Great News for Women on Screen — But There's a Catch

Great News for Women on Screen — But There's a Catch
Source: Getty Images
Source: Getty Images

Women have been speaking out about the discrimination in Hollywood for a long time. It seems the industry finally listened in 2015: The top-grossing films of the year featured a significant increase in female protagonists, Variety reported. This apparent achievement fell short of true progress, however, as the majority of these leading roles went to white women.

While women were cast as 22% of lead characters and 33% of all speaking parts in the 100 top grossing films of 2015, only 27% of the female roles played by black, Latina or Asian actresses were considered major roles, research conducted by the Center for the Study of Women in Television and Film at San Diego State University found. The study also reported a paltry representation of female characters of color overall: 13% of female characters were black, and only 4% Latina and 3% Asian.

Other studies confirm that female actresses are hardly the only non-diverse group in the entertainment industry. According to the 2015 Hollywood Diversity Report, 96% of TV network and studio heads and 93% of senior management in the TV industry are white. As the recent #OscarsSoWhite controversy also revealed, few people of color are recognized or awarded for their work either.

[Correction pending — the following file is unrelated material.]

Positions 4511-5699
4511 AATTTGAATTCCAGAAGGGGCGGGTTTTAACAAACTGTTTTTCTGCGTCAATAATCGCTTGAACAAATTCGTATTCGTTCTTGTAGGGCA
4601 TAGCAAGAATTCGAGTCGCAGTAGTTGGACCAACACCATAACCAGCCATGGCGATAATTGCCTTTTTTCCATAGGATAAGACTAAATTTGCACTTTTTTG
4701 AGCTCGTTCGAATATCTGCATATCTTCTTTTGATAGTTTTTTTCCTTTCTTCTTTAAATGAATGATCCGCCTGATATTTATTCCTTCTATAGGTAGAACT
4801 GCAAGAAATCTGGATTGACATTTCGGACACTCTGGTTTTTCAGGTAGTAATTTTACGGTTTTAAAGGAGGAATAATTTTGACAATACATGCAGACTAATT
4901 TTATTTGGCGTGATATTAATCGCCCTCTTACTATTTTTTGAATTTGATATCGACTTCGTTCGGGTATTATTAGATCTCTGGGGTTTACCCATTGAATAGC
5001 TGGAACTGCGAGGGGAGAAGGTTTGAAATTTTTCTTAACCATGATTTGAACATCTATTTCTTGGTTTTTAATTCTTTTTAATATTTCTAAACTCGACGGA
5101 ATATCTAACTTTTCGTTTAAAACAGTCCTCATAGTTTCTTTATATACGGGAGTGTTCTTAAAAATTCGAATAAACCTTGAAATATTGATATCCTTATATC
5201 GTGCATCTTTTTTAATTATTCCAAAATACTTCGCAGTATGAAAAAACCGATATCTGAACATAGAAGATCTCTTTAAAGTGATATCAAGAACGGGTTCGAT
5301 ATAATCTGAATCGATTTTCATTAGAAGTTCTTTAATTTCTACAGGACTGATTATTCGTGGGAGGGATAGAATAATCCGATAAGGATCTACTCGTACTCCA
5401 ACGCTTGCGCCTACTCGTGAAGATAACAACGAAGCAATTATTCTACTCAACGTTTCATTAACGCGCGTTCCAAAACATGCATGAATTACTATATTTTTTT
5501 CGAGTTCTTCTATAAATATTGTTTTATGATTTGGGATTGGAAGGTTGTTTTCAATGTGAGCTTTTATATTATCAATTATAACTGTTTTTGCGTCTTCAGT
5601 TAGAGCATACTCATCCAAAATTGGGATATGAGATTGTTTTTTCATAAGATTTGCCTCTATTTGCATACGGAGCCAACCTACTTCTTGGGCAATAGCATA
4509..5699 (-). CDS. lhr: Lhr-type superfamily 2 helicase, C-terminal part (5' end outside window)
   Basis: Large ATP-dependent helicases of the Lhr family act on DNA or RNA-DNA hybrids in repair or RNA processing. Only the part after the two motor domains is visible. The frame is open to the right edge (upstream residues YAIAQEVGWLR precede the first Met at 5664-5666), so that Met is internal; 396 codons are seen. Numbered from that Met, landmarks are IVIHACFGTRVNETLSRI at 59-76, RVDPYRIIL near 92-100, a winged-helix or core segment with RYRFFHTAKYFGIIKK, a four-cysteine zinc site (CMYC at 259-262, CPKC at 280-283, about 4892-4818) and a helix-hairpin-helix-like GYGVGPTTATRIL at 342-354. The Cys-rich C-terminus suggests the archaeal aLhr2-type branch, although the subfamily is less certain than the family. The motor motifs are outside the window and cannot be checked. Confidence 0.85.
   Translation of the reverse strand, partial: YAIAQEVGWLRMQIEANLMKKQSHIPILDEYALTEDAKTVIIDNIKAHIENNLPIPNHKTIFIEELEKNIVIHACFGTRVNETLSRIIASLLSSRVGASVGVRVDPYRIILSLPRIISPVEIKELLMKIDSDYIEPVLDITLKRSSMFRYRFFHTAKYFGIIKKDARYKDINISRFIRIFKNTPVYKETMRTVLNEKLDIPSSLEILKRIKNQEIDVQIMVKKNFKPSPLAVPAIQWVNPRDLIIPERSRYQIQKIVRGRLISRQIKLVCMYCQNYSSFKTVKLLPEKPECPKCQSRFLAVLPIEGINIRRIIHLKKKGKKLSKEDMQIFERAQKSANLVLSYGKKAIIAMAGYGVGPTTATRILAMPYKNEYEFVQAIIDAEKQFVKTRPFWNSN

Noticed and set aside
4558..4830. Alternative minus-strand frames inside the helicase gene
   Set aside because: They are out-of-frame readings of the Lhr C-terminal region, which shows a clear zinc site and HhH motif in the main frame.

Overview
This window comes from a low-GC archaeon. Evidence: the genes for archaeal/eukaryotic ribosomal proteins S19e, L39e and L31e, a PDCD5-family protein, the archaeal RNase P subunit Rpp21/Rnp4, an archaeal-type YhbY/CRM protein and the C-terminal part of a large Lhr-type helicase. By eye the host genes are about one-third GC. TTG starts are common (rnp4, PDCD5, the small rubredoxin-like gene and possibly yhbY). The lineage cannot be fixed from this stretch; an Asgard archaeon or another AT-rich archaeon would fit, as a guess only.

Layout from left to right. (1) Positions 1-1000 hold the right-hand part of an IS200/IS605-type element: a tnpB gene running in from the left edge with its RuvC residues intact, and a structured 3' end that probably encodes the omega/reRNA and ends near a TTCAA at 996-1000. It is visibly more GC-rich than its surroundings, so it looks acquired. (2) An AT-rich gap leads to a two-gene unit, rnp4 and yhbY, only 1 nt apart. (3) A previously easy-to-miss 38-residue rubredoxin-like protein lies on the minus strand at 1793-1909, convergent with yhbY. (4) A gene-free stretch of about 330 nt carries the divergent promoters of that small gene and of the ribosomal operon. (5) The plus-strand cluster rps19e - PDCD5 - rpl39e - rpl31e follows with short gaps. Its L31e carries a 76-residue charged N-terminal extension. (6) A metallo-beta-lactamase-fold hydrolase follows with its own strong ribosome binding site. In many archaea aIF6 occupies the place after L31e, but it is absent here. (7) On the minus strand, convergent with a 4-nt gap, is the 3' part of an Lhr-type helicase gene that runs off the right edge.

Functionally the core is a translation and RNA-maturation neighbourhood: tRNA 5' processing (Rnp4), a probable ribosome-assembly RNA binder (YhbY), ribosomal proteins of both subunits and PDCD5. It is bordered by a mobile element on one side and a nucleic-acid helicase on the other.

Additionally, while women may be increasingly, prominently portrayed on-screen, they still remain marginalized behind the scenes. Women currently only represent 27% of creators, writers, producers, executive producers, photography directors and editors of prime-time TV shows, according to a 2015 Women's Media Center report. They also experience a significant wage gap: The 10 highest-paid actresses made about $218 million in 2015 while the 10 highest-paid actors made $431 million, Variety reported in November.

This study may reveal relative progress, but is hardly a sign of imminently impending parity. As Academy of Motion Picture Arts and Sciences president Cheryl Boone Isaacs recently said of the lack of diversity in Hollywood, "This is a difficult but important conversation, and it's time for big changes. But change is not coming as fast as we would like. We need to do more, and better and more quickly."

h/t Variety

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Julie Zeilinger

Julie Zeilinger is a staff writer at Mic as well as the founder and editor of The FBomb (thefbomb.org), a feminist blog partnered with the Women’s Media Center. She is also the author of "A Little F’d Up: Why Feminism Is Not A Dirty Word" and "College 101: A Girl’s Guide to Freshman Year."

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